Archive for the ‘Music Books’ Category


A little Fantasy and a little bit of Reality…

August 25, 2009


Victory of Eagles by Naomi Novik

Greetings all.

I hope all is well.
This time out I’ll be reviewing the last two books I read (omitting one that I tried to wade into and got stuck)
The first one is ‘Victory of Eagles’, the latest installment in Naomi Novik’s ‘Temeraire’ series, about sentient war dragons during the Napoleonic Wars.
I know, I know, it’s a seemingly insane premise, but I assure you that Novik has, over the course of the five books proven that she is an excellent writer with a unique talent for melding fantasy and alternative history.
In brief, Temeraire, a Chinese born (laid actually, in the first book his egg is obtained by the British Navy and he actually hatches aboard an English Man-o-war.
Colonel Lawrence is Temeraire’s master/partner, and the relationship between the two is absolutely wonderfully written.
For those of you that haven’t read any of the earlier books (which I think you should) I’ll spare you the details, revealing only that Lawrence and Temeraire finally meet Napoleon on the field of battle.
Maybe not the kind of thing that everyone digs, but if you dig the genres above I think you’ll love these books.


Love Saves the Day: A History of American Dance Music Culture 1970-1979 by Tim Lawrence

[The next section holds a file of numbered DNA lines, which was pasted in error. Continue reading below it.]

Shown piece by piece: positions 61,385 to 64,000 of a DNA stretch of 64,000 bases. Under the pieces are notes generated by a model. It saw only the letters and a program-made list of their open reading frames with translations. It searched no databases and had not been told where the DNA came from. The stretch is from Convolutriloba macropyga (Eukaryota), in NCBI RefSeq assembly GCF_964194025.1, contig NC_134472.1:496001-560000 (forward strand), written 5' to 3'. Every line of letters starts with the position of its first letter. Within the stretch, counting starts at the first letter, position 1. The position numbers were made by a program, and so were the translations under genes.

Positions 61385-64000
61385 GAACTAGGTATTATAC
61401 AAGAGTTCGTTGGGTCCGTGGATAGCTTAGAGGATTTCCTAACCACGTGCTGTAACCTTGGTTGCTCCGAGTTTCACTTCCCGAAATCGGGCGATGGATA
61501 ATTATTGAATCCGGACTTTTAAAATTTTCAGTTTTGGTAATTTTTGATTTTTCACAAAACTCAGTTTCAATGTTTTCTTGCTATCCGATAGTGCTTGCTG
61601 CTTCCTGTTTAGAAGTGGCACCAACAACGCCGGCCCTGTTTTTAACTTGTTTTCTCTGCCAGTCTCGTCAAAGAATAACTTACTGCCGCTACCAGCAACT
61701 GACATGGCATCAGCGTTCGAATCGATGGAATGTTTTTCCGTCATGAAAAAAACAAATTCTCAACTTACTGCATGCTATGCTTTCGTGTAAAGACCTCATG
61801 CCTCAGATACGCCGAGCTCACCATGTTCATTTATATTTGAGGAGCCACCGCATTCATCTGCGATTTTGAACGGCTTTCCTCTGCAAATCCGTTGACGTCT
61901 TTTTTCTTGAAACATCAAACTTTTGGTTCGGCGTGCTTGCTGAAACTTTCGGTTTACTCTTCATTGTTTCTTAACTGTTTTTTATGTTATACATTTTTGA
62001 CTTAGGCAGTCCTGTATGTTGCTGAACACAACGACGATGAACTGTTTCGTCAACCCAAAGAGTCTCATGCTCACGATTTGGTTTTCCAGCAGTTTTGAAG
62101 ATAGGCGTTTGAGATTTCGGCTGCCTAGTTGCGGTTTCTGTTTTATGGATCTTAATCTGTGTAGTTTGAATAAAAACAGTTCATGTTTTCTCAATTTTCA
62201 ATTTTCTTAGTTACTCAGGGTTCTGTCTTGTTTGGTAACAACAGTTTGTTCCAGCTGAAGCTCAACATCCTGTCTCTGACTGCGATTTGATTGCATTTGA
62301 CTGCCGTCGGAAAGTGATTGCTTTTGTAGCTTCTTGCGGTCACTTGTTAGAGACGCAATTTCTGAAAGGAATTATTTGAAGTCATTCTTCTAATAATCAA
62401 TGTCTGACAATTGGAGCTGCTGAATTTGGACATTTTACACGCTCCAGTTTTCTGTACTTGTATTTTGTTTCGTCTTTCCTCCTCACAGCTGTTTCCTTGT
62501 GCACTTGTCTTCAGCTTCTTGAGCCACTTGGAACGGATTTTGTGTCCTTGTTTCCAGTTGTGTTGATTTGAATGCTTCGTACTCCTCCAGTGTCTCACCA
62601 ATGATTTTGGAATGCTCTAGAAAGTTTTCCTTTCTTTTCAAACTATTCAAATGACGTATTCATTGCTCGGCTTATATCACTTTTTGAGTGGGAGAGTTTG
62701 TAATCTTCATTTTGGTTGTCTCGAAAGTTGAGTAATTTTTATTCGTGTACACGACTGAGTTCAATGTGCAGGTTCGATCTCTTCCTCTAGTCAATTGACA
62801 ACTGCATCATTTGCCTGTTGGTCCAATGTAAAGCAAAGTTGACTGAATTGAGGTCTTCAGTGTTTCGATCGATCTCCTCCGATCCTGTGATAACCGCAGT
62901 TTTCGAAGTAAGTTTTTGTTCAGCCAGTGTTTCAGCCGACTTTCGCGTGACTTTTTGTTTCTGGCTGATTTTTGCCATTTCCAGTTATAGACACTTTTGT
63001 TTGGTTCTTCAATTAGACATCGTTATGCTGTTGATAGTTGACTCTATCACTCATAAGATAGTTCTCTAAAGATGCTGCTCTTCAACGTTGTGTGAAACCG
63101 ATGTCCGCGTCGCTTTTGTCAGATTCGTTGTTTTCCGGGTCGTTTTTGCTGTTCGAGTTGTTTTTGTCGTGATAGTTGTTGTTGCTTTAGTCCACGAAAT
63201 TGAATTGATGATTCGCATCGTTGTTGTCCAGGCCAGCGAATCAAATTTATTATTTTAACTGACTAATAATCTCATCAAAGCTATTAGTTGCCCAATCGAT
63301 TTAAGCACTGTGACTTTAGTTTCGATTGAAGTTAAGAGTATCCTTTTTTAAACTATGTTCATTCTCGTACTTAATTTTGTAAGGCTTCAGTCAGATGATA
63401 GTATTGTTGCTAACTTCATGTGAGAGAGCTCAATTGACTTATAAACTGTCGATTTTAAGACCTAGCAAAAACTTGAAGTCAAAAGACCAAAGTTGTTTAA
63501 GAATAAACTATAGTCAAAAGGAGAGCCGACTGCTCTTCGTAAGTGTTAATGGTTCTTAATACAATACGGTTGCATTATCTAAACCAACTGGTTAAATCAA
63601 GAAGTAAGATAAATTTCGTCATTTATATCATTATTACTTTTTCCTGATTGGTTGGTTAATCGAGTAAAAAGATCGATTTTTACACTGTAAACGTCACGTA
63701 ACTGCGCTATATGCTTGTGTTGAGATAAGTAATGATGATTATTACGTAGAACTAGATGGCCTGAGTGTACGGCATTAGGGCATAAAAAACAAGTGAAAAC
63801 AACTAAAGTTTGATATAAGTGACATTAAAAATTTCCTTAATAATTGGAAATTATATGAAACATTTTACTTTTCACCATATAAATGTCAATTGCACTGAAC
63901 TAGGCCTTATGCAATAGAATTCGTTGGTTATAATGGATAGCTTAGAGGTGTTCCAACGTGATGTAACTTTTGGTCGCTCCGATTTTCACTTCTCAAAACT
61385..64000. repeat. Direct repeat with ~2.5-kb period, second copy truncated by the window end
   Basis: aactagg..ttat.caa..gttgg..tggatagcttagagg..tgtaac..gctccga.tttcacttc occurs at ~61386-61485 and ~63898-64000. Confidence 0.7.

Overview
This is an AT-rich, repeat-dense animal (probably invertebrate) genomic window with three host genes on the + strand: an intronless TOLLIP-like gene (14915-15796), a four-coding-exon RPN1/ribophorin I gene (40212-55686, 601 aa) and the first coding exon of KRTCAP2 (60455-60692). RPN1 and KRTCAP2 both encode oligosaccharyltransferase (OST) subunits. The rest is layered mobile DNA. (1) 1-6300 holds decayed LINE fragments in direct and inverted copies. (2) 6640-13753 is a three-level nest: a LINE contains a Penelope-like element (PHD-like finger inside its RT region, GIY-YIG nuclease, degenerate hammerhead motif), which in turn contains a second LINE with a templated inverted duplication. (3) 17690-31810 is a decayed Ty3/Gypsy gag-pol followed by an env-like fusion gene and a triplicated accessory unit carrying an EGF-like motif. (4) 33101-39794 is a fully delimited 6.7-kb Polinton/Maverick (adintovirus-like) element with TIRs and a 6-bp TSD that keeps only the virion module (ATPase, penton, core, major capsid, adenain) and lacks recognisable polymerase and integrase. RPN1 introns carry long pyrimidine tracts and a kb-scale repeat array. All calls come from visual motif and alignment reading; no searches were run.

The second volume we concern ourselves with is Love Saves the Day: A History of American Dance Music Culture 1970-1979 by Tim Lawrence. The book is a weighty historical tome based around New York City DJ culture as it developed through the decade of the 1970s. I – who happen to be a DJ – found it absolutely fascinating (if a little long). The book was full of revelations, technical info, vintage playlists and great pictures.
I can’t imagine that someone without a prior interest in the subject manner would be able to withstand the ‘thoroughness’ of the book, but like I said, if you’re interested in DJ culture, dance culture (disco and house in particular) you will find this book rewarding.

Next up: Last Places: A Journey in the North by Lawrence Millman


Always Magic In the Air: The Bomp and Brilliance of the Brill Building Era

July 7, 2009


Always Magic In the Air: The Bomp and Brilliance of the Brill Building Era

Greetings all.

I said I’d be back, and this time I was (apparently) telling the truth.

About a month ago I was trolling through one of my favorite music related sites and found a couple of books I wanted to read at a steep discount, so I grabbed them.

One of these was today’s selection, ‘Always Magic In the Air: The Bomp and Brilliance of the Brill Building Era’ by Ken Emerson.

Being a huge Leiber and Stoller fan, this book caught my eye when it first came out in hardcover, and at the time it seemed a little slim to be dropping more than twenty bucks, so I passed, figuring I’d grab it in paperback (after which I promptly forgot about it).

So I ordered it, placed it on the “to be read” stack where it sat for a few weeks. I finally finished what I’d been reading, picked it up and didn’t put it down until this afternoon when I finally got to the end.

First off, if you have any interest in American pop music of the 1960s, and the brilliant people that wrote, produced and released it, this book is indispensable. My initial mistake of assuming that the book was insubstantial (it clocks in at around 260 pages) was a huge one, since the tome is well researched and densely packed with musical history. My wife actually asked me why it was taking me so long to read, and my reply was that it was taking that long to ingest all the information.